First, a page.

Julia Update: Adoption Keeps Climbing; Is It a Python Challenger?

January 13, 2021

The rapid adoption of Julia, the open source, high level programing language with roots at MIT, shows no sign of slowing according to data from Julialang.org. I Read more…

Intel Launches 10nm ‘Ice Lake’ Datacenter CPU with Up to 40 Cores

April 6, 2021

The wait is over. Today Intel officially launched its 10nm datacenter CPU, the third-generation Intel Xeon Scalable processor, codenamed Ice Lake. With up to 40 Read more…

CERN Is Betting Big on Exascale

April 1, 2021

The European Organization for Nuclear Research (CERN) involves 23 countries, 15,000 researchers, billions of dollars a year, and the biggest machine in the worl Read more…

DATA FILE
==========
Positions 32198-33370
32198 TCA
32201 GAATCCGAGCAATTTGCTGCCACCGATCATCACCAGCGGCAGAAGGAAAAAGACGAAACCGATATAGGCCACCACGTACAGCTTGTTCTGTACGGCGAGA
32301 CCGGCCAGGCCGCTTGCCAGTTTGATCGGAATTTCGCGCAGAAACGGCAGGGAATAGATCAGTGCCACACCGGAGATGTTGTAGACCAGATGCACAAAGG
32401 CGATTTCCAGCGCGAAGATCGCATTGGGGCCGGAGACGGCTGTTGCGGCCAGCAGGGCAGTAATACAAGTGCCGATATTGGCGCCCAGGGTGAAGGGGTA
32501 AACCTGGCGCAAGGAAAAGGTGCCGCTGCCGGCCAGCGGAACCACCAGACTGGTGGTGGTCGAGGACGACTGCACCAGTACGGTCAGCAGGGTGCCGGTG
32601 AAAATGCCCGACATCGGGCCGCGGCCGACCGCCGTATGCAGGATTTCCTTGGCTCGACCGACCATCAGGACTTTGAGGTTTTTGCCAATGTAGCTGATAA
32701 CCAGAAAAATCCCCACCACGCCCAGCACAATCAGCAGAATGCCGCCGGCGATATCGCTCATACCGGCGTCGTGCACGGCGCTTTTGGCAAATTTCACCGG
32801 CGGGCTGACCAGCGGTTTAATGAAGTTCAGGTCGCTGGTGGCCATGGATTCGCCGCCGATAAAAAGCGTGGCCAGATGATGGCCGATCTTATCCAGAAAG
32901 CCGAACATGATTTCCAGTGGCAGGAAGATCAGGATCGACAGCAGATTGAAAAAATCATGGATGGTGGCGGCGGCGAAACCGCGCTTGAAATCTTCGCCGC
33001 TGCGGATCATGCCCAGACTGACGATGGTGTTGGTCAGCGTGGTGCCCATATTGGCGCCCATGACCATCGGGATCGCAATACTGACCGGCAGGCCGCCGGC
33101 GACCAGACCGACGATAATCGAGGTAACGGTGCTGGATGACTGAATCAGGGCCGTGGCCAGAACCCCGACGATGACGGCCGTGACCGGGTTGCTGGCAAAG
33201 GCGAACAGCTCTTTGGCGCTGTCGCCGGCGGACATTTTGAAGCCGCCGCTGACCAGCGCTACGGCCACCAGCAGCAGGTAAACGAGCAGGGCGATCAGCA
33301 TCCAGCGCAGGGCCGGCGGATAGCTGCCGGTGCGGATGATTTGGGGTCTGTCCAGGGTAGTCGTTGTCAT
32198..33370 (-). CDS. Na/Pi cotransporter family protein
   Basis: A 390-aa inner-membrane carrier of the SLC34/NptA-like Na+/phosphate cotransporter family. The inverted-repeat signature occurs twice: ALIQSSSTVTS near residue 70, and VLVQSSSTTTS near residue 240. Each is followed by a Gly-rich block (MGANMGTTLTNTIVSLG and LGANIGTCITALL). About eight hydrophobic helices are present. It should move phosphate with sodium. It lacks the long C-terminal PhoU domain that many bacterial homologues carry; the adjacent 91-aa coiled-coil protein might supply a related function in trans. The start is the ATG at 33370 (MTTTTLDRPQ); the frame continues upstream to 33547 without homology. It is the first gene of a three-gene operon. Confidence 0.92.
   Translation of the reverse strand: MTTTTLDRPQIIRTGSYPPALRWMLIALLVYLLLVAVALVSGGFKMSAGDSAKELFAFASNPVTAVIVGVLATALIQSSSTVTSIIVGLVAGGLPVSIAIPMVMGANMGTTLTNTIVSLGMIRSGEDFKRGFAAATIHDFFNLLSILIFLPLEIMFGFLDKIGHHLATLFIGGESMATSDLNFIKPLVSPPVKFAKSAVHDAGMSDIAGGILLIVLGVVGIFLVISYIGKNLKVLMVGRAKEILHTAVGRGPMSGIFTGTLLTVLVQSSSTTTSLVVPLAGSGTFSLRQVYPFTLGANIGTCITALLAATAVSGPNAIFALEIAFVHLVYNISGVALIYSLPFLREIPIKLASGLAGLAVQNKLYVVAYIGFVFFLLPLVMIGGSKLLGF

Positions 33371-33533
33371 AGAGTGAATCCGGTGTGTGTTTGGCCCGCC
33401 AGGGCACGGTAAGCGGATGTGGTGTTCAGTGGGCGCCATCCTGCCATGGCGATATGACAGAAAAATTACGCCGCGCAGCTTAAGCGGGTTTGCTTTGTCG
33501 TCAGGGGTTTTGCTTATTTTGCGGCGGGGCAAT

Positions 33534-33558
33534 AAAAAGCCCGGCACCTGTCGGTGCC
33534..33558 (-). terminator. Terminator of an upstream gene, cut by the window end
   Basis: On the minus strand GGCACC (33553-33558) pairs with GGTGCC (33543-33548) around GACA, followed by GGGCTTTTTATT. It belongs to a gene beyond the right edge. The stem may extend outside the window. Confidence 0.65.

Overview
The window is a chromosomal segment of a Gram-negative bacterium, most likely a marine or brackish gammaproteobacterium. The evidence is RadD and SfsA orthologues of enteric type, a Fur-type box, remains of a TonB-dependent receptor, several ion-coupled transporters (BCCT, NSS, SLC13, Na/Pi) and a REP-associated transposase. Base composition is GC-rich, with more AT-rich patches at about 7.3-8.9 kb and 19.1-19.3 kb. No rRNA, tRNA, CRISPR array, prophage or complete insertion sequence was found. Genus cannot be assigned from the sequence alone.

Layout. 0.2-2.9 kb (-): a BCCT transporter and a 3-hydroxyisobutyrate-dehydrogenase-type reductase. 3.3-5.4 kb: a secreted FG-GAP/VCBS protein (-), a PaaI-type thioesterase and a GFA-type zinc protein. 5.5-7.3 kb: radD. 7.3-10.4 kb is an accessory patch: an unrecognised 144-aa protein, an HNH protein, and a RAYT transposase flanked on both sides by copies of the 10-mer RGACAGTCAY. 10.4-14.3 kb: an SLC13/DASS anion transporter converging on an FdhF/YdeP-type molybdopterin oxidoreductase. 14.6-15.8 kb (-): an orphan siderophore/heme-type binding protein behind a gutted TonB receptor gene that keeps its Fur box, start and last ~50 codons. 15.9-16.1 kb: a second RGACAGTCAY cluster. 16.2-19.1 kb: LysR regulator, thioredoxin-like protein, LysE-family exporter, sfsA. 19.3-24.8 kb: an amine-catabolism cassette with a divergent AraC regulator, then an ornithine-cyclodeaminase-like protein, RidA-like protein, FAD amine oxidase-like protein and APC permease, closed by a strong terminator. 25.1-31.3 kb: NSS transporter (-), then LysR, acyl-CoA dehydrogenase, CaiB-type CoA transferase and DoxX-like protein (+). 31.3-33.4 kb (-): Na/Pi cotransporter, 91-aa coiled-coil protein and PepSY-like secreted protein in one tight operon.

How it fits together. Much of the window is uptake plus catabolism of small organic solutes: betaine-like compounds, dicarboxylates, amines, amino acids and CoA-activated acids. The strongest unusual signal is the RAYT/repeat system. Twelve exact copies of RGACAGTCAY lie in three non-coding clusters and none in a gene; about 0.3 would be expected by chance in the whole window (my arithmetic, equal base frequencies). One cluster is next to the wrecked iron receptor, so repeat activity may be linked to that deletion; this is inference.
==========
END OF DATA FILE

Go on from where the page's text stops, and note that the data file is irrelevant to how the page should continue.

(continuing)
Programming the Soon-to-Be World’s Fastest Supercomputer, Frontier

January 5, 2021

What’s it like designing an app for the world’s fastest supercomputer, set to come online in the United States in 2021? The University of Delaware’s Sunita Chandrasekaran is leading an elite international team in just that task. Chandrasekaran, assistant professor of computer and information sciences, recently was named... Read more…

HPE Launches Storage Line Loaded with IBM’s Spectrum Scale File System

April 6, 2021

HPE today launched a new family of storage solutions bundled with IBM’s Spectrum Scale Erasure Code Edition parallel file system (description below) and featu Read more…

10nm, 7nm, 5nm…. Should the Chip Nanometer Metric Be Replaced?

June 1, 2020